French Souvenirs


Some of the most memorable experiences of my life have been shopping in Paris.  Perhaps I’ve not seen enough of the world, but winding our way down narrow cobblestone streets into shops like above, the oldest cookware shop in Paris – Dehillerin, is just so ….. charming.  So French!  The aisles of copper and wood and enamel cookware.  The fancy cake molds and glassware.  The dusty smell of the old building.  It’s a ‘must-visit’ on my list of recommended ‘to-dos’ for any foodie or food enthusiast who visits Paris.

Rue Coquillère 18-20
Paris (at les Halles)



Dehillerin aside, my favorite place to look for the real flavor of a city is its grocery store.  🙂  In France, a major chain grocery called Monoprix where you can find all kinds of perfect (and inexpensive!) souvenirs to take home.  Like the latte bowl above.  Anthropologie sells bowls like these, but you need to triple the price of what they go for in a French grocery.



And French sea salt!  This is a nice brand, but you can find others — a huge bag of grey sea salt — for around $2.00.  Did you know that sea salt gets it’s colour and high mineral content from the way the water evaporates and how it is raked in the sea tray.  The good stuff comes from the Normandy and Brittany regions in the north.  It’s delicious.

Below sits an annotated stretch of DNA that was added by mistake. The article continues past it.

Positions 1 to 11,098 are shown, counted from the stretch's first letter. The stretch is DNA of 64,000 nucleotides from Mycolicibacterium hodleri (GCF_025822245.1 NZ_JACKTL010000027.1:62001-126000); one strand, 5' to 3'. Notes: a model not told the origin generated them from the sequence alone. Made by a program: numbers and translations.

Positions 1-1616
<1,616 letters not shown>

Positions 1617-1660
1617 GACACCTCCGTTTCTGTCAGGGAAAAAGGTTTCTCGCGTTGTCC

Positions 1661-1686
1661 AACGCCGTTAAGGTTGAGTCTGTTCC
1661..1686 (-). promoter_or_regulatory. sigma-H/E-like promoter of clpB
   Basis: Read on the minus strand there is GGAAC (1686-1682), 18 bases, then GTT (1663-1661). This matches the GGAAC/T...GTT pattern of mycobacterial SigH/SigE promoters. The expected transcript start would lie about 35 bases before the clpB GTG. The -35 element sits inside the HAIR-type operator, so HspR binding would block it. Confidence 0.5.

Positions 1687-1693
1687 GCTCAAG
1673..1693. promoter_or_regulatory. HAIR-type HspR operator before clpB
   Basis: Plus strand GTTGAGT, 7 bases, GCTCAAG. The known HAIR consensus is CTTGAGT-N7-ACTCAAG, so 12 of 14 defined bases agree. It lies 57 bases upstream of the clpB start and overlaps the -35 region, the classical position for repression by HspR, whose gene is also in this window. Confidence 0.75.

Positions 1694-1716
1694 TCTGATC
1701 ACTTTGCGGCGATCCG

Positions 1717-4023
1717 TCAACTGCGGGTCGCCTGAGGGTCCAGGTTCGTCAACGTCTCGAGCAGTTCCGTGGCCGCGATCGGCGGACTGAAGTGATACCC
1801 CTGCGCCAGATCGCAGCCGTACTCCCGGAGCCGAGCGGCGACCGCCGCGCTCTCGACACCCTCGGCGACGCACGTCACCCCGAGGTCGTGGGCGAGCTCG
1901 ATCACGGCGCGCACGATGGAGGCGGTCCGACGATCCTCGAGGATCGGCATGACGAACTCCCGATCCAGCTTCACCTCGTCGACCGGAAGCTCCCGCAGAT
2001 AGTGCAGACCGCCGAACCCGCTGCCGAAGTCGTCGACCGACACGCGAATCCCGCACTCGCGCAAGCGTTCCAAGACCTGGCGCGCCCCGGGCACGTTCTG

School and office supplies:  Maybe it’s just me, but the paper and pen and art supply aisles cause me to linger.  The school kids over here don’t write on the lined notebook paper I am accustomed to, but rather ‘graph’ paper.  Someday if I get the nerve, I’ll take a photo of one of Jillian’s classmates handwriting.  The kids are taught early to using fine graph paper and good pens and the handwriting is beautiful and neat.  The fountain pens found in a basic grocery store are drool-worthy.



Alright, there are more souvenir suggestions to be had (French wine!  Chocolate!  Berets!  Dijon Mustard!  Hermes scarves!  Ha!), but my cup of tea is almost empty and there are children getting ready for bed.  My last grocery suggestion is to scan the never-ending yogurt and cheese aisle.  After you pick up a good baguette, a bottle of wine, and some fresh Camembert (the unpasteurized kind that is forbidden in the US), the next item ought to be some delicious yogurt.  The brand le Fermiere makes yogurt in a beautiful little terra cotta pot that can be used again and again.  

Chocolate Pot de Creme.  Or use it to store some of those French thumbtacks, a handful of pencils.  Or grey sea salt.  


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